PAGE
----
23 user 12 critic

The Moderns (1988)

R | | Comedy, Drama, Romance | May 1988 (USA)
A struggling artist is hired to forge paintings, causing him to cross paths with his ex-wife and her powerful new husband.


Alan Rudolph
2 wins & 5 nominations. See more awards »




Cast overview, first billed only:
Keith Carradine ... Nick Hart
Linda Fiorentino ... Rachel Stone
Wallace Shawn ... Oiseau
Geneviève Bujold ... Libby Valentin (as Genevieve Bujold)
Geraldine Chaplin ... Nathalie de Ville
Kevin J. O'Connor ... Hemingway
John Lone ... Bertram Stone
Charlélie Couture Charlélie Couture ... L'Evidence (as Charlelie Couture)
Elsa Raven ... Gertrude Stein
Ali Giron ... Alice B. Toklas
Gailard Sartain ... New York Critic
Michael Wilson Michael Wilson ... Surrealist Poet
Robert Gould ... Blackie
Antonia Dauphin Antonia Dauphin ... Babette
Véronique Bellegarde Véronique Bellegarde ... Laurette (as Veronique Bellegarde)


Nick Hart is a struggling American artist who lives amongst the expatriate community in 1920s Paris. He spends most of his time drinking and socializing in local cafés and pestering gallery owner Libby Valentin to sell his paintings. He becomes involved in a plot by wealthy art patroness Nathalie de Ville to forge three paintings. This leads to several run-ins with American rubber magnate Bertram Stone, who happens to be married to Hart's ex-wife Rachel. Written by measham

Plot Summary | Add Synopsis


Comedy | Drama | Romance


R | See all certifications »

Did You Know?


Actress Linda Fiorentino replaced Meg Tilly in the part of Rachel Stone. Tilly was going to play Stone, but withdrew due to scheduling conflicts, before Fiorentino eventually signed on. See more »


Oiseau: [while observing his own faked funeral] If it weren't for me, these people would think surreal was a breakfast food!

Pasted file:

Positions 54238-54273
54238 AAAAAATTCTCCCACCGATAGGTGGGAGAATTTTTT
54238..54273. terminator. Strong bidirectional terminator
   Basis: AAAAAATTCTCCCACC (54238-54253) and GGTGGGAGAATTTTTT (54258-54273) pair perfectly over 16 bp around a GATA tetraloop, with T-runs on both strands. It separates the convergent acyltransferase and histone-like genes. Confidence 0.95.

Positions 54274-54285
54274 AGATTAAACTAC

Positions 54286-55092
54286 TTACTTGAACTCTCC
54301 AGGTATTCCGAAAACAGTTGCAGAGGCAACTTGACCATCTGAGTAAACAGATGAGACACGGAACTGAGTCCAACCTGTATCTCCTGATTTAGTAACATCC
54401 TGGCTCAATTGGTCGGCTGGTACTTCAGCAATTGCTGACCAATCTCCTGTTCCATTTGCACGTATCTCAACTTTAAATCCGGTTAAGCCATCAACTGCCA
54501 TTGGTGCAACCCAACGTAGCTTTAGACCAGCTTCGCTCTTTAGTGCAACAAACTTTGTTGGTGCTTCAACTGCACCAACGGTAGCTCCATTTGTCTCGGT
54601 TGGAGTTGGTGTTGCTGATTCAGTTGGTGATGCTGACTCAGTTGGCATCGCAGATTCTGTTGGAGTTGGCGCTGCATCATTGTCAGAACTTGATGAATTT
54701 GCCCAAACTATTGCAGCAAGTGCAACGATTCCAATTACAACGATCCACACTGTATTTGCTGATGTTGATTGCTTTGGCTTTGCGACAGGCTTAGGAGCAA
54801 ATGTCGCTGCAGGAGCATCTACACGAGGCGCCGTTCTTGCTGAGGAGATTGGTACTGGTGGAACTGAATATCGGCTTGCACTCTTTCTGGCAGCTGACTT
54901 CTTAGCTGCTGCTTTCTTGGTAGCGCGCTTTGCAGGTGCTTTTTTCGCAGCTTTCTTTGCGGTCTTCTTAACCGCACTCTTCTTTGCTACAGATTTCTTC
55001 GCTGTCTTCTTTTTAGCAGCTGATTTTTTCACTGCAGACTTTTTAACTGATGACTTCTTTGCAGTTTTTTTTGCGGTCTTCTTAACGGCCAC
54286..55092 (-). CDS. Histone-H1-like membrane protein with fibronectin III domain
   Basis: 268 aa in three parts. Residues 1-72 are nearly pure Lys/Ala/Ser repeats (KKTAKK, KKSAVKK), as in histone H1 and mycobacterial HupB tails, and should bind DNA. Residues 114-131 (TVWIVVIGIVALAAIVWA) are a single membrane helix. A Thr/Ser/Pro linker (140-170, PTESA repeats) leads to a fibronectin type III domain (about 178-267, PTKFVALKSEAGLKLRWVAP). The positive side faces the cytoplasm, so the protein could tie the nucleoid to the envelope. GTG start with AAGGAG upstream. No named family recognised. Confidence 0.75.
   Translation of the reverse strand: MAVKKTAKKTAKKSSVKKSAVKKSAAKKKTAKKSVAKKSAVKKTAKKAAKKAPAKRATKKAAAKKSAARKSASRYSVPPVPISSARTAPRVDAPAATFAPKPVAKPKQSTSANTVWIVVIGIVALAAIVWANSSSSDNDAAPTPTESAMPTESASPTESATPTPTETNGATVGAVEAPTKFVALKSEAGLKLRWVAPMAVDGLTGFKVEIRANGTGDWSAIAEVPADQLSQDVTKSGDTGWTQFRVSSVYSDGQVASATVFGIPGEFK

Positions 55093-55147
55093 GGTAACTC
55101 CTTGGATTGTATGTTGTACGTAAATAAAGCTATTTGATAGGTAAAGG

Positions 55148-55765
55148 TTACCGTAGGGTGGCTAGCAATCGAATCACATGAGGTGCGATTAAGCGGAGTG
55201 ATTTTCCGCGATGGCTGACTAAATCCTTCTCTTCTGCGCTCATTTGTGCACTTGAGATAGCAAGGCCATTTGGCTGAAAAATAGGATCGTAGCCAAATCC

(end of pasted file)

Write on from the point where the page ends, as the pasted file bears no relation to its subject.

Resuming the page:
See more »


Featured in Hollywood Mavericks (1990) See more »


Un bel di
(1904) (uncredited)
from "Madame Butterfly"
Music by Giacomo Puccini
Libretto by Luigi Illica and Giuseppe Giacosa
Played offscreen and sung by an unidentified female while Bertram and Rachel are in a tub
See more »

User Reviews

Delicious Immersion In An Artist's Parisian Life and Illusions
7 April 2013 | by museumofdaveSee all my reviews

This film is, first of all, a love story--but a remarkably surprising one, and by no means ordinary. It starts with the usual expectations most of us have about Paris that Woody Allen recently utilized so effectively in Midnight In Paris, but instead of broad comedy, Director Alan Rudolph weaves a fascinating tale of intrigue in the art world, and peppers it with wit and ambiguity.

The smoky Parisian ambiance of Bohemian Cafes (mostly created in Canada) introduce the viewer to Keith Carradine's stereotypical starving artist--except that Carradine's role is written to surprise, and one is drawn into a labyrinth of conflicting emotions very quickly indeed. This film, like Thieves Like Us, demonstrates what a fine under-utilized actor Carradine continues to be.

The feeling of elation that comes from escaping from one's cares in another place washes through every bar and café and art opening, and the performances from such vibrant actors as kinky Geraldine Chaplin and quirky Wallace Shawn--and especially the intensely cold and controlled and fascinating John Lone enliven the two hours that linger long after the film is finished.

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English | French

Release Date:

May 1988 (USA) See more »

Also Known As:

The Moderns See more »

Filming Locations:

Montréal, Québec, Canada


Box Office


$3,500,000 (estimated)

Opening Weekend USA:

$20,283, 17 April 1988

Gross USA:


Cumulative Worldwide Gross:

See more on IMDbPro »

Company Credits

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Technical Specs


Sound Mix:

Dolby (as Dolby Stereo)

Aspect Ratio:

1.85 : 1
See full technical specs »

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